wrote his Epistle to the Romans. Saint Peter was martyred – crucified upside down, according to the tradition –
in Rome around 60 A.D. And it is likely that Mark finished his writing sometime in the next few years. Most scholars agree
on a period between 65 and 75 A.D. This dating depends in large part upon the generally accepted later dating of the other
three gospels and because there are allusions in the Markan text to early events of the Jewish Revolt of 66-70 A.D.
The tradition also holds that Mark was the Mark cited in the Acts of the Apostles as the companion of both Peter in Jerusalem
and Rome Paul and Barnabas on their first missionary journey. This was the same Mark who left the two missionaries at Pamphylia
in the middle of this trip. According to the Acts of the Apostles, in a subsequent trip, “Barnabas wanted to take with
them John called Mark. But Paul decided not to take with them one who had deserted them in Pamphylia and had not accompanied
them in the work. The disagreement became so sharp that they parted company; Barnabas took Mark with him and sailed away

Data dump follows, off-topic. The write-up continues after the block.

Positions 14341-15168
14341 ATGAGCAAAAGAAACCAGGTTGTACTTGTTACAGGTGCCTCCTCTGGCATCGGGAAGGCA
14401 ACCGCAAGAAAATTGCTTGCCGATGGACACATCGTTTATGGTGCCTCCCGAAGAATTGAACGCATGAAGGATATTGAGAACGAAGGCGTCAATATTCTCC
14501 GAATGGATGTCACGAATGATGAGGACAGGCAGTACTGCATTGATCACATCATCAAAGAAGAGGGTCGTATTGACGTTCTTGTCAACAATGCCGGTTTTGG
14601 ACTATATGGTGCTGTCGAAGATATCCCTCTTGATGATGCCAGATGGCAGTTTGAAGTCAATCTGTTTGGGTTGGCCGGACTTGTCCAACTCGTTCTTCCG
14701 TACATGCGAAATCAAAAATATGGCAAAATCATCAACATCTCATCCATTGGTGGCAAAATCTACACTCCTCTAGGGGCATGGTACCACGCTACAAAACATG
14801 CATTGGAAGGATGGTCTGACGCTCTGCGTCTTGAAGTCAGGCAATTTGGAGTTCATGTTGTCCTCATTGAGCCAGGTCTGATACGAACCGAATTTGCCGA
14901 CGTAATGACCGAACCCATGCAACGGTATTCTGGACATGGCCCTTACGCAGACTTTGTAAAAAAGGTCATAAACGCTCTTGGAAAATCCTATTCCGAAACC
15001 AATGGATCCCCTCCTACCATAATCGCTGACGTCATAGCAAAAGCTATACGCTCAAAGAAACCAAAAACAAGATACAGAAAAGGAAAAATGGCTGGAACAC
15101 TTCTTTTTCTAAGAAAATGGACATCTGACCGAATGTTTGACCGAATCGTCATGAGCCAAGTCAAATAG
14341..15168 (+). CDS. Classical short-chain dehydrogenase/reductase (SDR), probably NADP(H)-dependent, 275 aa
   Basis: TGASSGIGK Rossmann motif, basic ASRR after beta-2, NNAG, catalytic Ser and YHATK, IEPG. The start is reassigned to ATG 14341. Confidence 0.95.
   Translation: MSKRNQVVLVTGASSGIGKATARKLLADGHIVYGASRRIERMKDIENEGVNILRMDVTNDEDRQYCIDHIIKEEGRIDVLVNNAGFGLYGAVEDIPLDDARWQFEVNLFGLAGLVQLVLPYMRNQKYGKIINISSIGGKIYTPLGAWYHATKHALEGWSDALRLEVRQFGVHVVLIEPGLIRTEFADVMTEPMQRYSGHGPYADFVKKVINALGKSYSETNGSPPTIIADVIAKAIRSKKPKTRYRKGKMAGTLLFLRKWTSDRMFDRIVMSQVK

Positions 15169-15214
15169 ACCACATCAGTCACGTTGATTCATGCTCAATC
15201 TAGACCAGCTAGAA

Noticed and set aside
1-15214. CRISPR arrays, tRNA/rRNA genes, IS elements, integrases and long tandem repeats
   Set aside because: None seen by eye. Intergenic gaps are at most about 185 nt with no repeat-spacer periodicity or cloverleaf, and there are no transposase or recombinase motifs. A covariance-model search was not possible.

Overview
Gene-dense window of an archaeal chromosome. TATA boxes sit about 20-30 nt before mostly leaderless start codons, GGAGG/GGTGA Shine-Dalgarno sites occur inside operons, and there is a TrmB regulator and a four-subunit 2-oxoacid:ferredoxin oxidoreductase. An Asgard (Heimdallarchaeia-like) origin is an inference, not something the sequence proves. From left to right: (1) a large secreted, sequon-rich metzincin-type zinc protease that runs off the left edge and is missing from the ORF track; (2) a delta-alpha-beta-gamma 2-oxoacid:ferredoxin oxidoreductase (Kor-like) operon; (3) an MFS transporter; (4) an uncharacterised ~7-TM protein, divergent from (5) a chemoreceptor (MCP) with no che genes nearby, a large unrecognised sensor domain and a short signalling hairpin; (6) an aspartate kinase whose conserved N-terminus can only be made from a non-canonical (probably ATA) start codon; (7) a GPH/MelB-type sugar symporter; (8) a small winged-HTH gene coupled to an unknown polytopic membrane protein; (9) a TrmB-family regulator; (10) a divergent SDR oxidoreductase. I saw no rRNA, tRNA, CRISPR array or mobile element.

to Cyprus.” (Acts 15:37-39)
Paul seems to have forgiven Mark during the time Paul was imprisoned in Rome before he was executed. He asked that Mark be
sent to him and apparently Mark and Luke were with Paul during his last days.
In general, Saint Mark leaps right into the heart of the good news. “The beginning of the good news of Jesus Christ,
the Son of God.” In a real sense, all Christian belief is founded on that one statement, the basis of all Christian
theology. Said one commentator about Saint Mark’s gospel, “It presents its brief anecdotes with impressive directness
and simplicity and swiftness. Without any preliminary account of Jesus’s birth and childhood, it plunges straight into